These are the only companies that have licenses to develop technologies, operate mining equipment and conduct operations with military-technical cooperation in the country. Indirectly, there is a third, international player in the Bitcoin mining industry: Crusoe Energy. However, this American company has still not managed to register and start its own mining activities in Oman.
The sultanate has the energy capabilities to become the largest mining hub in the Middle East, according to Omani authorities. The electricity surplus reaches 1.3 GW, with the country’s total generating capacity exceeding 9 GW. With increased use of solar energy, as well as the commissioning of new gas-fired power plants, Oman’s total power generation capacity is expected to reach 13.1 GW by 2027.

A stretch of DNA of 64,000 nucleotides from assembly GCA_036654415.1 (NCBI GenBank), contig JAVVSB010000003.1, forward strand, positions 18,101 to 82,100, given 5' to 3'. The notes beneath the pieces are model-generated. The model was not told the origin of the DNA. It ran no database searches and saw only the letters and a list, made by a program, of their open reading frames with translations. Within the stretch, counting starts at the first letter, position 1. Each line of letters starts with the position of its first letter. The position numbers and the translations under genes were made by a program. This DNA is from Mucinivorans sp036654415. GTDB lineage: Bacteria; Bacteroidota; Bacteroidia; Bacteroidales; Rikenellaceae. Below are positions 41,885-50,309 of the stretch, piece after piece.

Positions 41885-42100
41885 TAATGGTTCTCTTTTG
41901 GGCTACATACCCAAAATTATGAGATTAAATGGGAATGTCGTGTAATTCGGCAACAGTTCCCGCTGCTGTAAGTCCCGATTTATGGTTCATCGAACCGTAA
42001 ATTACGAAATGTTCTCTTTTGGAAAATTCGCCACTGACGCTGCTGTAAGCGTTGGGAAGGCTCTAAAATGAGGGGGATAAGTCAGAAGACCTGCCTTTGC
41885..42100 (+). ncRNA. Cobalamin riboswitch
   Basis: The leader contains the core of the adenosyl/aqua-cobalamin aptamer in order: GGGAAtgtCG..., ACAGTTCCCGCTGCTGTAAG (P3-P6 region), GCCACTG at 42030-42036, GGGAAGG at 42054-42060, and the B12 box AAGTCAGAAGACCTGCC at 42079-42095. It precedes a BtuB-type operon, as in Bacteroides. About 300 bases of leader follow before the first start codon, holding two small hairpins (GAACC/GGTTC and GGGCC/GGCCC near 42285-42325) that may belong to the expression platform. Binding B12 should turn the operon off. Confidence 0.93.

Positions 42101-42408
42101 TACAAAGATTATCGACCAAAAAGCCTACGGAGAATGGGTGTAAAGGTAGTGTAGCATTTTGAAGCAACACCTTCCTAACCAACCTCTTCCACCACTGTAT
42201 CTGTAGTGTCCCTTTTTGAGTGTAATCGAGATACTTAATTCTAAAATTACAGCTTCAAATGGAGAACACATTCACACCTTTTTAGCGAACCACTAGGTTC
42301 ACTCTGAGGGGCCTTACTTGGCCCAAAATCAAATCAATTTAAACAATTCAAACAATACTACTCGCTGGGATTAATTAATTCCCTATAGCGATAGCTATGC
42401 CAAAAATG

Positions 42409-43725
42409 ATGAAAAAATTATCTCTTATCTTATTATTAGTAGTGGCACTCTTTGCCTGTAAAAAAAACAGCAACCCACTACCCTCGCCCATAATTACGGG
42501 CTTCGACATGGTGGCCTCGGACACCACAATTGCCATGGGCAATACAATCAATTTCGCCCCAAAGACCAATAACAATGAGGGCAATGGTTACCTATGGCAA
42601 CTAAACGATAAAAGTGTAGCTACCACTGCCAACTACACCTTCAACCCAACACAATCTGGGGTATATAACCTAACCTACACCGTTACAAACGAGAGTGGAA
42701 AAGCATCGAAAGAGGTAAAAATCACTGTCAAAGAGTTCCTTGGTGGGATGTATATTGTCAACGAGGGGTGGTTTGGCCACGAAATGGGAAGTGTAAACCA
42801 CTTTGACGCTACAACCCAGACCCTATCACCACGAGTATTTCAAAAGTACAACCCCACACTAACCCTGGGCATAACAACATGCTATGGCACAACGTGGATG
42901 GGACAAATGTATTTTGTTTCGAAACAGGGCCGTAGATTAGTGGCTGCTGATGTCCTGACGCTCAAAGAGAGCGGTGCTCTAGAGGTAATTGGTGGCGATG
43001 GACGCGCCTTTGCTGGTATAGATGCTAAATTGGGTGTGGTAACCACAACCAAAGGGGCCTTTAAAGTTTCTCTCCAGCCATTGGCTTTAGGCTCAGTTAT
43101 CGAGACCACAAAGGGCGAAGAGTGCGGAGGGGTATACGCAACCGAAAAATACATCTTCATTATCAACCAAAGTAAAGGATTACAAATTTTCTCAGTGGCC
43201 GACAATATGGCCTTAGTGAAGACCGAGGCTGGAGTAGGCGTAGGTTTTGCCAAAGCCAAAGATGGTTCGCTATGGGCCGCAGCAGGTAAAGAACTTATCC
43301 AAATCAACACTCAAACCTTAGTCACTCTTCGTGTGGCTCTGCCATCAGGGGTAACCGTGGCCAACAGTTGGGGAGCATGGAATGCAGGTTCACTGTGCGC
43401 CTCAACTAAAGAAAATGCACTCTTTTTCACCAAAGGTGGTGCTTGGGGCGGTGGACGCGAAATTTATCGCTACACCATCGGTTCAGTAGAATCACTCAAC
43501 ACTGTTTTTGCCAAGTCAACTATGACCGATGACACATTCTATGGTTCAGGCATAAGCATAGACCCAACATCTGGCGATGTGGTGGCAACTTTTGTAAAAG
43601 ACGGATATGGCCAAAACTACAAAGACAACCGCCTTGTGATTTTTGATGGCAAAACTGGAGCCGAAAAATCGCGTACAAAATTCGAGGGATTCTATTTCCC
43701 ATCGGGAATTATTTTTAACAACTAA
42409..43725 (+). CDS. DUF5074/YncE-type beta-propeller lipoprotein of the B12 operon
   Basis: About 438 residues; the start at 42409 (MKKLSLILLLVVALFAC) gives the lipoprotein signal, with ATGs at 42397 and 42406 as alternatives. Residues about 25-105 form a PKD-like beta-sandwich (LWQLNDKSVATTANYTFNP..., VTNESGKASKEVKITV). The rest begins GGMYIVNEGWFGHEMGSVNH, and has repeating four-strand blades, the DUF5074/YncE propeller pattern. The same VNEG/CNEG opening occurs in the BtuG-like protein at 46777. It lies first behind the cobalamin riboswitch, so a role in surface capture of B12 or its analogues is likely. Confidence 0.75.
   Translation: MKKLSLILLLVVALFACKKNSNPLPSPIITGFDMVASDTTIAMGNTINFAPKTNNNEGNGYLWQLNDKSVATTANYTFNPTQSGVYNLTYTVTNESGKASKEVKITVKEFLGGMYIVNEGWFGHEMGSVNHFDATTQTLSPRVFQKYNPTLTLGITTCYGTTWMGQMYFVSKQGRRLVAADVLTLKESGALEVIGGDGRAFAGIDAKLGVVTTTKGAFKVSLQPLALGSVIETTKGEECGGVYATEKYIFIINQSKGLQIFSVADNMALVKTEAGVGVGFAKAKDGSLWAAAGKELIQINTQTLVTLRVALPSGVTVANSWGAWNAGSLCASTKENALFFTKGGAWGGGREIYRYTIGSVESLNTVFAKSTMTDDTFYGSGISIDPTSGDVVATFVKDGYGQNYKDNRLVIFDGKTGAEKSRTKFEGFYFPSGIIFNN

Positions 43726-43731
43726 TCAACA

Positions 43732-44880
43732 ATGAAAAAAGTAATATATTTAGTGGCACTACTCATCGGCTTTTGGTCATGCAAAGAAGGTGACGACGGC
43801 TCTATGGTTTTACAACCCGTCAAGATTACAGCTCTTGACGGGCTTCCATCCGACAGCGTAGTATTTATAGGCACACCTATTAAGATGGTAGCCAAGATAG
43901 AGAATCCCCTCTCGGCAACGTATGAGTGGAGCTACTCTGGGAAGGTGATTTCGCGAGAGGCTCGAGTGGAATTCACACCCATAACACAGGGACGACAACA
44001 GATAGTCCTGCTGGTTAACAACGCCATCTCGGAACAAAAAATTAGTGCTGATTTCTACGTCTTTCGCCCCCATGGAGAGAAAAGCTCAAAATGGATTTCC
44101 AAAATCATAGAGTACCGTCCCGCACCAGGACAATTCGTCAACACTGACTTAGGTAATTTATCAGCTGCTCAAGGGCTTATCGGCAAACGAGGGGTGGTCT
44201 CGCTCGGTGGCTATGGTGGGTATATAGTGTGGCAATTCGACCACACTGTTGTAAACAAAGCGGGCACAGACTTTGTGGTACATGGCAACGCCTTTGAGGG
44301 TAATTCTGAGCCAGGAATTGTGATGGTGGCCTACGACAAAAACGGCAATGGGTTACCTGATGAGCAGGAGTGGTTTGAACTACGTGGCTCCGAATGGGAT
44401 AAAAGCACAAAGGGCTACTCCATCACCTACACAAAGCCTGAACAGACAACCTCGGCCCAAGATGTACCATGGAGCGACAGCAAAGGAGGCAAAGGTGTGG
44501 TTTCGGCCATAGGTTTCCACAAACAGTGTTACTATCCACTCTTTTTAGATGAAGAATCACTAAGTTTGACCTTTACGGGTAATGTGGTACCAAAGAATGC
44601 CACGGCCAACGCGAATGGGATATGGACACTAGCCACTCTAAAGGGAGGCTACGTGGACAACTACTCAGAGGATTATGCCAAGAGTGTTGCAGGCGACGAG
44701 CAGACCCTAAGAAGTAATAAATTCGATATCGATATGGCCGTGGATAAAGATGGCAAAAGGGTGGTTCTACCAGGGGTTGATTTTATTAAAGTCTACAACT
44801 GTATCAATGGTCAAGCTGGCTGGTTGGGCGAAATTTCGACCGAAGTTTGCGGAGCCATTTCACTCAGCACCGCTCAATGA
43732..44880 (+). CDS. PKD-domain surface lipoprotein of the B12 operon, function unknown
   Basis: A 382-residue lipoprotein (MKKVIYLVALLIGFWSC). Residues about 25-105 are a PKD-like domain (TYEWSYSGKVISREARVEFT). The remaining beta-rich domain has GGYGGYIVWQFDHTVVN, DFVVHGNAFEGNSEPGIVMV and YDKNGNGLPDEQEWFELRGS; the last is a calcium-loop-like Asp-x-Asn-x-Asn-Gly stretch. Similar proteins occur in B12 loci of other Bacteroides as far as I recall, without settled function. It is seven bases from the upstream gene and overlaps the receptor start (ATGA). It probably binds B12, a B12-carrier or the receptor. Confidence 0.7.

As of September, the country’s licensed mining companies consume approximately 20 MW and have achieved a hashing power of around 0.7 EH/s, giving Oman 0.2% of the global hashrate.
Exahertz and Green Data City promise to increase energy consumption to 1,200 MW over the next two years, as well as hashrate generation of 54.8 EH/s, which will correspond to approximately 7% of the global BTC hashrate.
In August, Oman’s Ministry of Transport, Communications and Information Technology (MTCIT) announced the opening of the sultanate’s second center for data processing and mining of crypto assets.
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